I’ve seen an immature Grey Butcherbird (Cracticus torquatus) in the same spot in Waverton several times now— sometimes by itself and sometimes with another older bird. Compared with an adult bird, it looks a little scruffy:
Its half-grey beak suggests it’s in its second year, and the diffuse white patch between its beak and eye indicates a female. However, the sex distinction in the white patches of local birds seems less marked than elsewhere, so I can’t be certain.
When I took my first picture, she gave me a glance:
Then she resumed checking the ground below:
She soon spotted something and pounced:
After her snack, she paused to check the coast was clear:
She flew back up:
Back in the tree, she scanned the ground for her next titbit.
At that point she was distracted by dog-walkers, so my attention turned to the bees on the abundant Angophora blossoms in the trees behind me:
A few days later, while I was watching her, she plonked herself on a branch near me.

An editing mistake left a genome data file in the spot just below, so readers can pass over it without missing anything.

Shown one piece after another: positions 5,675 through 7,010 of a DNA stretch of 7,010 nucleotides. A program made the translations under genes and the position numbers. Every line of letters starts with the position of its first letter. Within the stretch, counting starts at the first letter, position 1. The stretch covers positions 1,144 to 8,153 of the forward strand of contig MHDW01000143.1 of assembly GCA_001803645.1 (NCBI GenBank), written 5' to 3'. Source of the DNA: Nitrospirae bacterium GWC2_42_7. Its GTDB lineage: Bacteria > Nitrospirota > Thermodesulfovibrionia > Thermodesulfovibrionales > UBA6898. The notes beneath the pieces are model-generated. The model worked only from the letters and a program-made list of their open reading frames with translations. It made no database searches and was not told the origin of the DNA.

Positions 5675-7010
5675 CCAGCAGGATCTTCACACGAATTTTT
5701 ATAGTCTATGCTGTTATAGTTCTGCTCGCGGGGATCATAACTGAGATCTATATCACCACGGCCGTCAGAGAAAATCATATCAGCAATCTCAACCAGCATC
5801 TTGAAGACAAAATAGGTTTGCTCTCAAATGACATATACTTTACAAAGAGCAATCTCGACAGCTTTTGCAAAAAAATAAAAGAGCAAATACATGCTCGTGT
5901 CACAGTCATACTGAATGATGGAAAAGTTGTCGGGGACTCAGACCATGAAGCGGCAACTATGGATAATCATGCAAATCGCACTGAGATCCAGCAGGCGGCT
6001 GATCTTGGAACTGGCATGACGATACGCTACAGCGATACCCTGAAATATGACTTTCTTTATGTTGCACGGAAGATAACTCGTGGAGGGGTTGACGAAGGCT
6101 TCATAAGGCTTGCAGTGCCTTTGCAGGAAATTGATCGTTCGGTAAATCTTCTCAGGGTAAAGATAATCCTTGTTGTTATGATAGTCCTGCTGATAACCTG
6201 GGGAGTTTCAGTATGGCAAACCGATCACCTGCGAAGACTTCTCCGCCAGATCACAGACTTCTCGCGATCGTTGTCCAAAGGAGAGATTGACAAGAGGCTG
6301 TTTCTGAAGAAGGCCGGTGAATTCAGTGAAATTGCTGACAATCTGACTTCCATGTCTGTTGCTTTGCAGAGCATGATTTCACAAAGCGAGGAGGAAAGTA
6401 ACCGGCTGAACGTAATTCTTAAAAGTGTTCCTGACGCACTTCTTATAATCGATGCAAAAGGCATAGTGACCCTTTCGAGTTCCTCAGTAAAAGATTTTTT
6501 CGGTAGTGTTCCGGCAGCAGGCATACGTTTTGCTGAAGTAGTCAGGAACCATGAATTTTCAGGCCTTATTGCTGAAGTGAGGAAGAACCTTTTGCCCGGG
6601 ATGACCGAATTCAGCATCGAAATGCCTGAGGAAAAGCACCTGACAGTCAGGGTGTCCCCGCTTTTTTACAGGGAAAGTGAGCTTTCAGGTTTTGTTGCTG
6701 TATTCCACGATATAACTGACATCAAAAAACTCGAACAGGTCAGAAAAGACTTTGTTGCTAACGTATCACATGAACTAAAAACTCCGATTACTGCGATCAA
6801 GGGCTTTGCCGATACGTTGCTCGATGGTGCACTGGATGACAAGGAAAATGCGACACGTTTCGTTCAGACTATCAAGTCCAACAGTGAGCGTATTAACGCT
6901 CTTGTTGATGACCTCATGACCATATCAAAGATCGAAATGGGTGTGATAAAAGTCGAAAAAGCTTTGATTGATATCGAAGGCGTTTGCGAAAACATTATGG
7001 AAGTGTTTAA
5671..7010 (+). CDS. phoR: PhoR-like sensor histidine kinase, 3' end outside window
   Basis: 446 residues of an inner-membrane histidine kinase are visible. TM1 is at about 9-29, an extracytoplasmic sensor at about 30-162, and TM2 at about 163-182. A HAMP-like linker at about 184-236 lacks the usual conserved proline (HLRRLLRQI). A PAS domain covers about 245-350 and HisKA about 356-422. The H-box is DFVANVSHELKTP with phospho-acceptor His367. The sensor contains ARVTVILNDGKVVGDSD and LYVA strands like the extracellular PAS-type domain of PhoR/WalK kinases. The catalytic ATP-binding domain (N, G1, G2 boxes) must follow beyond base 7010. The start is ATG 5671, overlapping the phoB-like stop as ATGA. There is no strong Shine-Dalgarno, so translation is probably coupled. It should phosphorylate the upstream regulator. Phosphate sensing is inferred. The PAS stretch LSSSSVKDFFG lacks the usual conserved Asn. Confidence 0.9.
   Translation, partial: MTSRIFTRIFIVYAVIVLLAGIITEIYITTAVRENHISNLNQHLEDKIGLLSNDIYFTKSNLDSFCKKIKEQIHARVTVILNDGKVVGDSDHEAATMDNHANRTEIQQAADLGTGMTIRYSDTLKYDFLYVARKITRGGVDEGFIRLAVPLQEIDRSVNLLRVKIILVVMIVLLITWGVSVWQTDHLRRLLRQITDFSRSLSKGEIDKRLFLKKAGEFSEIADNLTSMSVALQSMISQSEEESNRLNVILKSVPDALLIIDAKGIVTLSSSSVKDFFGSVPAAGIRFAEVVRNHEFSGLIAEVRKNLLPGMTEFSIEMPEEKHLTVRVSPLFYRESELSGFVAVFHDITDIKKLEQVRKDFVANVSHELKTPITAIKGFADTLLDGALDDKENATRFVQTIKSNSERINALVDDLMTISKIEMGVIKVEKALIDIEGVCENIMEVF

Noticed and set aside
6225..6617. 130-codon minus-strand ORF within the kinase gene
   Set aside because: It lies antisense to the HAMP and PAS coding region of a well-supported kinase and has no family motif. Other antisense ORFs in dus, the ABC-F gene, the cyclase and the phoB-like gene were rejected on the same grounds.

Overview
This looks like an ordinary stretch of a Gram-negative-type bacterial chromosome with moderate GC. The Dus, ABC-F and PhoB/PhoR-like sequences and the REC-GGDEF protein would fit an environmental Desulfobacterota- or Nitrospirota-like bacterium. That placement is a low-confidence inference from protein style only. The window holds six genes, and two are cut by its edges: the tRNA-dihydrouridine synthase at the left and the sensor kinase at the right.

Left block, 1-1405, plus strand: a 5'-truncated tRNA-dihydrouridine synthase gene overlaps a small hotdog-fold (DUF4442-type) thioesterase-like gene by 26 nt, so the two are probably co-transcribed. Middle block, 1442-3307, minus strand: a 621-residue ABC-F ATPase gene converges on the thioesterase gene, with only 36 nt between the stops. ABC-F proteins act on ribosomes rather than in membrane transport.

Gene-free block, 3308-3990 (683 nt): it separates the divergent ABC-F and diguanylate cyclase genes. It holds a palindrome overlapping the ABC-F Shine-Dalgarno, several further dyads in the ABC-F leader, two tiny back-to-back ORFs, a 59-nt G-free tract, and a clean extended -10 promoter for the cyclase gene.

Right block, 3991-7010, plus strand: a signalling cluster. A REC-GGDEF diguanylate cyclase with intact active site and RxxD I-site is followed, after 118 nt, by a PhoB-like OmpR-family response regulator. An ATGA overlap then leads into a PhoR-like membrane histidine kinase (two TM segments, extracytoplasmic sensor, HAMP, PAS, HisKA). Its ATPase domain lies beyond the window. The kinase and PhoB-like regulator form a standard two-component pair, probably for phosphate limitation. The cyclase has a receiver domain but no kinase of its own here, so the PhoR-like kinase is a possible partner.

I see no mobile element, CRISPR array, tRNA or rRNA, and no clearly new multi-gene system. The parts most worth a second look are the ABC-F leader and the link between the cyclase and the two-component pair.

She seemed to be keeping an eye out for other Butcherbird company.
She lifted her head preparatory to calling:
And gave what I believe were ‘contact ‘calls, but quite softly (Butcherbirds can be very loud):
She repeated the calls and I was able to take a short video/sound recording. On another occasion she came even closer to me, and I made a couple of brief videos then. She also caught an insect under a branch. The videos are spliced together here.
Back home, I checked my older photos, and realised I may have photographed her as a juvenile. On that occasion, she was being fed by her father about 200m from where she was now:
In another year she should be in adult plumage and looking very svelte, like this:
Grey Butcherbirds are the smallest in the Butcherbird family in Australia, and are found over the southern 2/3rds of the continent. Others in the family include the Currawongs and the Australian Magpie. Like their two cousins, Grey Butcherbirds have loud, distinctive and melodious calls. We are lucky enough to hear them in the early morning, echoing across the valley below our house. The most common call is the contact call, louder and more echoing than “my” bird’s call in the video. They also give a three-note call, the last note being a bit lower than the first two. This call always reminds me of what I used to call a Rainbird but is actually the Red-chested Cuckoo (Cuculus solitarius) found in most of sub-Saharan Africa.